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Old 04-13-2013, 09:29 AM   #16
Sundae
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I watched The Hotel Inspector a few weeks back.
Well, what you going to do when you can't work?

Couldn't work out what was being pixellated out in the lobby.
PORN?
A racy painting or somesuch?
No.
A Dalek.
Couldn't show it on Channel 4 because it's protected by patent. Otherwise it could be used in any Channel 4 series. Seemed a bit heavy-handed to me, but hey - it's our money they're protecting after all.

Colour me impressed that the Beeb liked your models. Well, they'd be mad not to, but they have high standards. Have a nice cup of tea and a sit down in celebration.
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Old 04-13-2013, 11:24 AM   #17
xoxoxoBruce
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That tardis link doesn't work for me.
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Old 04-13-2013, 07:18 PM   #18
ZenGum
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LASER etching, 3-D printing ... the 21st century is pretty cool.
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Old 04-13-2013, 08:18 PM   #19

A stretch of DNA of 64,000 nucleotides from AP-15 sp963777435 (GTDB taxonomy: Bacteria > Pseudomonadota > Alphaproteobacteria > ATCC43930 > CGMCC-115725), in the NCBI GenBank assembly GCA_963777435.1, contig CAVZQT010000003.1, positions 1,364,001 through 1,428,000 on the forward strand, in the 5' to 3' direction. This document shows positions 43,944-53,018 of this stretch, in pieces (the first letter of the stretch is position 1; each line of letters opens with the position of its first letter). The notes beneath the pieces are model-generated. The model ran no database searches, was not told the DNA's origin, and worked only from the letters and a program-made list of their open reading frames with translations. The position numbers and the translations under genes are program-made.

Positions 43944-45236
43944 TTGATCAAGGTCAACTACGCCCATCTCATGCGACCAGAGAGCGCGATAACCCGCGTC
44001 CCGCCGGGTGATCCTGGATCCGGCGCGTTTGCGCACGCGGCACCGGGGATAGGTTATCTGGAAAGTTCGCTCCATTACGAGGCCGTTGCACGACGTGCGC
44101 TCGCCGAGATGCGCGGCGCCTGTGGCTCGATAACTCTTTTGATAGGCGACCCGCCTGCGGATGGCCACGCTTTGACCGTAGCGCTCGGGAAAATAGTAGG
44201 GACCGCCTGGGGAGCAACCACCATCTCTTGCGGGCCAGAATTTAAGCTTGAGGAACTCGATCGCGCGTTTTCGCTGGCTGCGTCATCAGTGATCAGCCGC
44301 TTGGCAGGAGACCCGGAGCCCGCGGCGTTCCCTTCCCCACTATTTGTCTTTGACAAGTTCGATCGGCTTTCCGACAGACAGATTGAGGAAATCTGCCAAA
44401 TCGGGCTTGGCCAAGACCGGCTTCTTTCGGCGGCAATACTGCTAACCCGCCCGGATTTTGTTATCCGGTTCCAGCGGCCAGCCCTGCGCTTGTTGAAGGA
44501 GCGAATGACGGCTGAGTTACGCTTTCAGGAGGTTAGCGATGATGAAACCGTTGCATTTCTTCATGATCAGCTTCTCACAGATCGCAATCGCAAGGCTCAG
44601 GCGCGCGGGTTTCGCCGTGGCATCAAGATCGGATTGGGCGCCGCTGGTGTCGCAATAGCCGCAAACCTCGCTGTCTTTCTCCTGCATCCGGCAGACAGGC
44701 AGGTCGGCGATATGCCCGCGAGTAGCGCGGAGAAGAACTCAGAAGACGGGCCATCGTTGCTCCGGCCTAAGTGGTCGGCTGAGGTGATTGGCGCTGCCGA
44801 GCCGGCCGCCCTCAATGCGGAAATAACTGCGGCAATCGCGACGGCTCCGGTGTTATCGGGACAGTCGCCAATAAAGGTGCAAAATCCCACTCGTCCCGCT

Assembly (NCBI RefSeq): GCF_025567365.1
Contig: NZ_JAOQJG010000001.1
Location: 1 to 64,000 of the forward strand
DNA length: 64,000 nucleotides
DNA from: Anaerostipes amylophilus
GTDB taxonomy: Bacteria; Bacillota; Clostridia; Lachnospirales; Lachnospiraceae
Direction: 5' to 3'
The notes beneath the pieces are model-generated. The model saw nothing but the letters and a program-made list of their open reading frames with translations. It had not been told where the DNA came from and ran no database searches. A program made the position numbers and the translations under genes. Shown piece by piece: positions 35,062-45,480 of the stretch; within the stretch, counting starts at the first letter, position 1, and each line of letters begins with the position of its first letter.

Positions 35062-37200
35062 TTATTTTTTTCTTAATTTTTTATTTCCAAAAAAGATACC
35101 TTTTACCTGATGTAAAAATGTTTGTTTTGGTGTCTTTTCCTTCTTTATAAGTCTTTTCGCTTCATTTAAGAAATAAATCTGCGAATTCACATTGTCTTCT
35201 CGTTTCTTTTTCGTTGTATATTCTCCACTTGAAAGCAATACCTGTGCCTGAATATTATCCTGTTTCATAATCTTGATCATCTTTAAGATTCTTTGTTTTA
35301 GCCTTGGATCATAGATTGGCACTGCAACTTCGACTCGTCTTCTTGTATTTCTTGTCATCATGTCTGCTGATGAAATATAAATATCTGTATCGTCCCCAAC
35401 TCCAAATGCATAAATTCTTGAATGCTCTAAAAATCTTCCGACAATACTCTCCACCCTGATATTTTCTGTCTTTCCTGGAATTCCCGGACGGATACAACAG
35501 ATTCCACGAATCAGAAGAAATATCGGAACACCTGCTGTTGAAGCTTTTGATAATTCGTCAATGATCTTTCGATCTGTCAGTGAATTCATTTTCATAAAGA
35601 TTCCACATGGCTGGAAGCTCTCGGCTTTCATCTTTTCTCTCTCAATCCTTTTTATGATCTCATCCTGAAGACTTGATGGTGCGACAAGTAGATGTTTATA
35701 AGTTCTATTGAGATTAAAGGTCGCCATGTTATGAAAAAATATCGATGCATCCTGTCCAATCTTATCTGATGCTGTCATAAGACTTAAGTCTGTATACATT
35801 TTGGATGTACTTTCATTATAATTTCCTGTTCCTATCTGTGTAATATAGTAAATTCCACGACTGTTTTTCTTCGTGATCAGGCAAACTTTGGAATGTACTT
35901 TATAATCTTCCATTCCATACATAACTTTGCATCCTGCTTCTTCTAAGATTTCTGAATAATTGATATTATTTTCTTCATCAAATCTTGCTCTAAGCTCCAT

JamesB
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Quote:
Originally Posted by xoxoxoBruce View Post
That tardis link doesn't work for me.
Interesting. We have a number of IP adresses blocked after problems with spammers. It's possible that your IP may be in the range we've blocked. I've killed the blocking, so see if it works now.
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Nothing says unprofessional job like wrinkles in duct tape.
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Old 04-13-2013, 11:04 PM   #20
xoxoxoBruce
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Nope, I altered the link and got to the fractalcoffee home page and looked around the site, but that link won't work for me.
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Old 04-14-2013, 05:13 AM   #21